Sequel to this, Ukraine’s post-revolutionary government wished to commit the country to a future within the EU and NATO, rather than continue to play the delicate diplomatic game of balancing its own economic and security interests with those of Russia, the EU, and NATO members.
 
In 2004 the Czech, Estonia, Hungary, Latvia, Lithuania, Poland and Slovakia, and had joined the EU, followed by Bulgaria and Romania in 2007.
 
The Russian government feared that Ukraine’s membership of the EU and NATO would complete a western wall of allied countries by restricting Russia’s access to the Black Sea.
 
With South Korea and Japan being allied to the US, the Russian government was concerned that Russia was being ring-fenced by potentially hostile powers.
 
In the wake of the Revolution of Dignity, Russia backed separatist militias in the Donetsk People’s Republic and the Luhansk People’s Republic in a war in Ukraine’s economically important Donbas region, on its eastern border with Russia.
 
In 2019, amendments were made to the Constitution of Ukraine, which enshrined the irreversibility of the country’s strategic course towards EU and NATO membership.
 
Throughout 2021, Russian military buildup on the border of Ukraine escalated tensions between the two countries and strained bilateral relations, with the United States, sending a strong message that invasion would be met with dire consequences for Russia’s economy.
 
But on February 24, 2022, Russia invaded Ukraine, which prompted Ukraine to break diplomatic ties with its eastern neighbor.
 
US Reacts
In early December, President Biden made clear that his administration was not considering sending troops to fight for Ukraine since, among other reasons, Ukraine is not a member of the NATO alliance and does not come under its commitment to collective defense.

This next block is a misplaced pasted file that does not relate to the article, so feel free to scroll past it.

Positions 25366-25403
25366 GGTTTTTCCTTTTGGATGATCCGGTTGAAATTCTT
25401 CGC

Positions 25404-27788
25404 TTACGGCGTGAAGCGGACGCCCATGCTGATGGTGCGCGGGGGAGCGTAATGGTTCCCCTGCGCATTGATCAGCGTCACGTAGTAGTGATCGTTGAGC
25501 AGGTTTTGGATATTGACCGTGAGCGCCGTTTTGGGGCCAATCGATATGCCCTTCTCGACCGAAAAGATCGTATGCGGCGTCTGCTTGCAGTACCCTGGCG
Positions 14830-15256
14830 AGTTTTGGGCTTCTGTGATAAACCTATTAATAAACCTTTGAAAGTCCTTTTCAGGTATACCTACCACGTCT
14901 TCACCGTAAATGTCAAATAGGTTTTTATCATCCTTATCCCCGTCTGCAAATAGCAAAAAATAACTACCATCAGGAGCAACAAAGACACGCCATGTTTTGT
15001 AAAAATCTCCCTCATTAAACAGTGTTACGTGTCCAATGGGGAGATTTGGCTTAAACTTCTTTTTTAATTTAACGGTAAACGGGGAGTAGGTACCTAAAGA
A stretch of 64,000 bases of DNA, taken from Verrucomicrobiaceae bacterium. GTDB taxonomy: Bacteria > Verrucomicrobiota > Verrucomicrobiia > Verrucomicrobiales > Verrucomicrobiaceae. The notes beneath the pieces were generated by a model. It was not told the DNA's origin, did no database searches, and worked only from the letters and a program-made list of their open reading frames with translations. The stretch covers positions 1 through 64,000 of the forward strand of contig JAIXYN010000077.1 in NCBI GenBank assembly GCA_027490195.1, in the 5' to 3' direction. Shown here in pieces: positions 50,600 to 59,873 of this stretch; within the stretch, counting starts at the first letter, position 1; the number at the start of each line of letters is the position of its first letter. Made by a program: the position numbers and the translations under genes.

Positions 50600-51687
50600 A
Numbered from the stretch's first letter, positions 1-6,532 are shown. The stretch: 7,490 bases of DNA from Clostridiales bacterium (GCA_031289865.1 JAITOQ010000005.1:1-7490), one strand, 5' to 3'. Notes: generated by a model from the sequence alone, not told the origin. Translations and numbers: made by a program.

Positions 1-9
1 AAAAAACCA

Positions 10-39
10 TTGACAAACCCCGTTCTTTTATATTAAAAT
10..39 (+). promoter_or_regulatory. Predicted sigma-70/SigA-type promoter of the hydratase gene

Instead, the United States has sent anti-tank and antiaircraft weapons to Ukraine, increased the American military presence in NATO countries that border Russia, and ordered an additional 7,000 troops to Europe. The Pentagon also ordered the deployment of an armored brigade combat team to Germany to reassure skittish NATO allies in Eastern Europe.

Administration officials also warned that the United States could throw its weight behind a Ukrainian insurgency. But the real cudgel is financial.

Before the invasion, Mr. Biden threatened Mr. Putin with “economic consequences like none he’s ever seen.” Afterward, he began to put them in place. Mr. Biden, vowing to turn Mr. Putin into a “pariah,” has announced tough new sanctions aimed at cutting off Russia’s largest banks and some oligarchs, from much of the global financial system and preventing the country from importing American technology critical to its defense, aerospace and maritime industries.

The administration has also issued sanctions against the company behind an energy pipeline connecting Russia to Germany.

Mr. Biden has also said the United States was freezing trillions of dollars in Russian assets, including the funds controlled by Russian elites and their families, making them pay for what the American president called “a premeditated attack” against a free nation in Europe.

Western governments have also vowed to freeze assets belonging to Mr. Putin, but very little is known about what he owns and where it might be.

The Biden administration could also institute sanctions that could deprive Russians of their beloved next-generation phones, laptops and other gadgets.